Perfect stage for creative side
Nowadays, people are not satisfied with the norm, and self-expression is definitely the trend. Brides and grooms are also showing their creative sides by highlighting their personalities in their pre-wedding photos.
Take the fun 30-year-old 'high-school student' groom wearing red shorts, a Champagne-coloured shirt and a red bowtie, playing school games with a group of 'classmates' dressed pretty much the same. The bride is adorned in a Chinese traditional wedding gown with her girlfriends in simple dresses, and all are having a laugh in a school yard.
Then there is the masculine-feminine couple posing in a gymnasium - the 'body-builder' groom lifting a heavy dumbbell with one arm showing off his well-toned physique, while his bride is sitting on the dumbbell shelf behind him in a ruffle wedding gown.
There is also the couple who show their strong individual characters as the bride dresses as a ballerina and her groom embraces hip hop.
Ming Chan, who started his professional photography career in the 1990s, doing affluent weddings and commercial photography, says: 'For many newly-weds, taking pre-wedding photos provides them with a stage. They make their own storyline and create the themes that do not exist in their daily life.'
The wedding photographer will usually get a sense of the couple and who they are by finding out how they met and how their love story developed, and then they will discuss the couple's preferences on style and storyline for the pre-wedding photos, Chan says.
Popular locations for Hong Kong couples' pre-wedding photos range from a studio to a signature hotel and landmark, or the set of their favourite movie, overseas or in Hong Kong. Couples also prefer the location of where they first met or were proposed to, or even at the school they both attended.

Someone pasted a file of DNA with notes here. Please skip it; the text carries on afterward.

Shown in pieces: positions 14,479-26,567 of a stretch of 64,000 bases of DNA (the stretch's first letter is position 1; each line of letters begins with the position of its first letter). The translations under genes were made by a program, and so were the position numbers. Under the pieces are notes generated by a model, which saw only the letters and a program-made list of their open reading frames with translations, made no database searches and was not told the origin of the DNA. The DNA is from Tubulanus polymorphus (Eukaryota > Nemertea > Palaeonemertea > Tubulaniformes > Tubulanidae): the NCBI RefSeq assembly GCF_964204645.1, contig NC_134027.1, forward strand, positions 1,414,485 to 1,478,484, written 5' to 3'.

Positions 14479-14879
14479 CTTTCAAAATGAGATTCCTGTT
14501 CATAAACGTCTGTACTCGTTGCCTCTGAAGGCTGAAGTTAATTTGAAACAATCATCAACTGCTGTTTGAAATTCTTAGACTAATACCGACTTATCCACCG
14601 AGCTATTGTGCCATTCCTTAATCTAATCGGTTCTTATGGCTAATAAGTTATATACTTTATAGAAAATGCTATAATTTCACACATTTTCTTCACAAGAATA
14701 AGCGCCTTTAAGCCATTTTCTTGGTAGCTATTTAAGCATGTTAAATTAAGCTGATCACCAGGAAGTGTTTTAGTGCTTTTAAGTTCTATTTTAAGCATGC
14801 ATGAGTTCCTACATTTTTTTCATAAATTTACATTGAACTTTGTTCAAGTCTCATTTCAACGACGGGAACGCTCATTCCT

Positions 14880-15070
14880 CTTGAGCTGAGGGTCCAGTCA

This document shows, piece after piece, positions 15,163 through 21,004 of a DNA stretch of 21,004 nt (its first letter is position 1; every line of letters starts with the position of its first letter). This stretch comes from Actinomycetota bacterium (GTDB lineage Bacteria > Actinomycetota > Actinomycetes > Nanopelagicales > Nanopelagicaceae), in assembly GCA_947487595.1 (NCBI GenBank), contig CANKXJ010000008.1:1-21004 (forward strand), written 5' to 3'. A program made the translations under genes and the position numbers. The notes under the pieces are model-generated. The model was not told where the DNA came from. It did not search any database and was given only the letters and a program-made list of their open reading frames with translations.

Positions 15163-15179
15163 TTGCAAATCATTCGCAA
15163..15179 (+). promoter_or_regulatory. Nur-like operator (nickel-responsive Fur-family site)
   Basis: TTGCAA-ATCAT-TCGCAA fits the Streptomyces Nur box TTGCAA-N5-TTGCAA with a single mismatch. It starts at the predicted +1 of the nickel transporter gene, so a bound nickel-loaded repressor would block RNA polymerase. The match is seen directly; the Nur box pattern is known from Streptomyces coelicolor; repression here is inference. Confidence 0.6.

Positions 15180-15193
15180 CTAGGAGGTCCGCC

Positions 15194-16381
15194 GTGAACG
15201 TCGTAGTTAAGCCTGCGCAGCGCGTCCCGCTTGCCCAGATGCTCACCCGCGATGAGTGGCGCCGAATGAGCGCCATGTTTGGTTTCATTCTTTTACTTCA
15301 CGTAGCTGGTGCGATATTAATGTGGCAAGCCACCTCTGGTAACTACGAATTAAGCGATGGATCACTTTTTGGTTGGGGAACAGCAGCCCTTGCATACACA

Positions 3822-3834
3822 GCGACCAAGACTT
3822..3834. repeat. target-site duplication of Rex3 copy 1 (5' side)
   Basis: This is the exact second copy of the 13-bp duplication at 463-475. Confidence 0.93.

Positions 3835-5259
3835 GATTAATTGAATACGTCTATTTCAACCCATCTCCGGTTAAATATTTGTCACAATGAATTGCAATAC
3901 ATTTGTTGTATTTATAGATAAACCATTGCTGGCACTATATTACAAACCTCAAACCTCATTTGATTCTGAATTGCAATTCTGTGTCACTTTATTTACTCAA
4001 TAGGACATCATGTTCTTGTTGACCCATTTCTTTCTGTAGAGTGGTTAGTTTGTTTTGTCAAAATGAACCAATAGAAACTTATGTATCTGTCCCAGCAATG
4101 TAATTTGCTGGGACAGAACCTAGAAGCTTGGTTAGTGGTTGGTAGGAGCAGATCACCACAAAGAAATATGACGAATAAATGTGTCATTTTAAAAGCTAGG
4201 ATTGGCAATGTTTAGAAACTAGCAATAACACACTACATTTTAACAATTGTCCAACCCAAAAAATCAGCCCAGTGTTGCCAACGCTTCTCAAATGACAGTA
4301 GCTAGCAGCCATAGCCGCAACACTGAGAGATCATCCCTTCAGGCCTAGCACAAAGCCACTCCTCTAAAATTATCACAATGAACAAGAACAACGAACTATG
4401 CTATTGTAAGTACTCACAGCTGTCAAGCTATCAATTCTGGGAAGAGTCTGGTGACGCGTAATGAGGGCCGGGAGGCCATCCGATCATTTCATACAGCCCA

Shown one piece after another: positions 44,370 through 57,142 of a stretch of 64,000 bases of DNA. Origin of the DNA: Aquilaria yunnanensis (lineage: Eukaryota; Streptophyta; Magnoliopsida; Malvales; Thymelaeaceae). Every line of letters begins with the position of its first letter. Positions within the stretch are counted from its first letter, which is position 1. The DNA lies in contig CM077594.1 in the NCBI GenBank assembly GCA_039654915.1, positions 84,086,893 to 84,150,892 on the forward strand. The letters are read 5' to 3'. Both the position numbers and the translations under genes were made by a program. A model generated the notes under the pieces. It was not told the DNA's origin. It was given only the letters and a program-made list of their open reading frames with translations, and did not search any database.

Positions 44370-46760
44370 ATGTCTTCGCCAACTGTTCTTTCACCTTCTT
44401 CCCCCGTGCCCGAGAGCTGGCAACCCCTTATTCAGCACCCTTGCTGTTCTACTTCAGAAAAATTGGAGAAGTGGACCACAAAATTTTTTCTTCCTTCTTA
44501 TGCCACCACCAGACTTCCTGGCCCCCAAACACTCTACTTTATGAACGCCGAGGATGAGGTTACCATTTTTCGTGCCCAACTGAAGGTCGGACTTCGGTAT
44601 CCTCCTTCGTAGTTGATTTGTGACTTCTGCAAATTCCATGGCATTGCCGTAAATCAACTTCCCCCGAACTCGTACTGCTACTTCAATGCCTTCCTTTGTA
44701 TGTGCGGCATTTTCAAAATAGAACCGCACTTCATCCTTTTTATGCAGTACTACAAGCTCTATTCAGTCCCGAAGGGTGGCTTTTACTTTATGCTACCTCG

Keith Cheung is a renowned wedding photographer who makes use of his work experience in photojournalism and fashion photography to produce unusual pre-wedding photos. He believes that the involvement of the couple makes an album unique.
'I firmly believe the uniqueness of the photo album comes from the story and thoughts [of the couple]; I am keen on encouraging our clients to participate in the creativity of the album,' he says.
Other than being attentive to customers' needs, paying special attention to details is imperative. 'While it is vital to be creative with the couple's portrait, the position of a piece of jewellery, the design of shade, the colour tone, every detail adds colour to the main theme and makes the album stand out,' Chan adds. Cheung says there are couples who like unique styles for pre-wedding photos, but many clients still prefer the classical and everlasting look which 'will not be outdated when they look back at the album with their grandchildren, because they believe pre-wedding photos should be elegant and solemn'.
Nevertheless, he believes that couples can have it all through a themed approach to making their wedding album.
Couples usually have different customs on both sides of the family, so there is room for a variation in styles and ambience and therefore some clients choose to create more than one album.
'For example, one album may feature a classic look in which the couple are photographed in a studio, or in front of their favourite historical buildings ... while the other one may feature a country theme, showing photos taken in a natural setting,' Cheung explains. 'Some may even choose to include their pets.'
Pre-wedding photography accounts for the second-highest expenditure among all wedding expenses, Cheung says.
'Clients pay attention to not just the production of a photo album, but how to present the photos in the best way to maximise the impact on the audiences,' he says.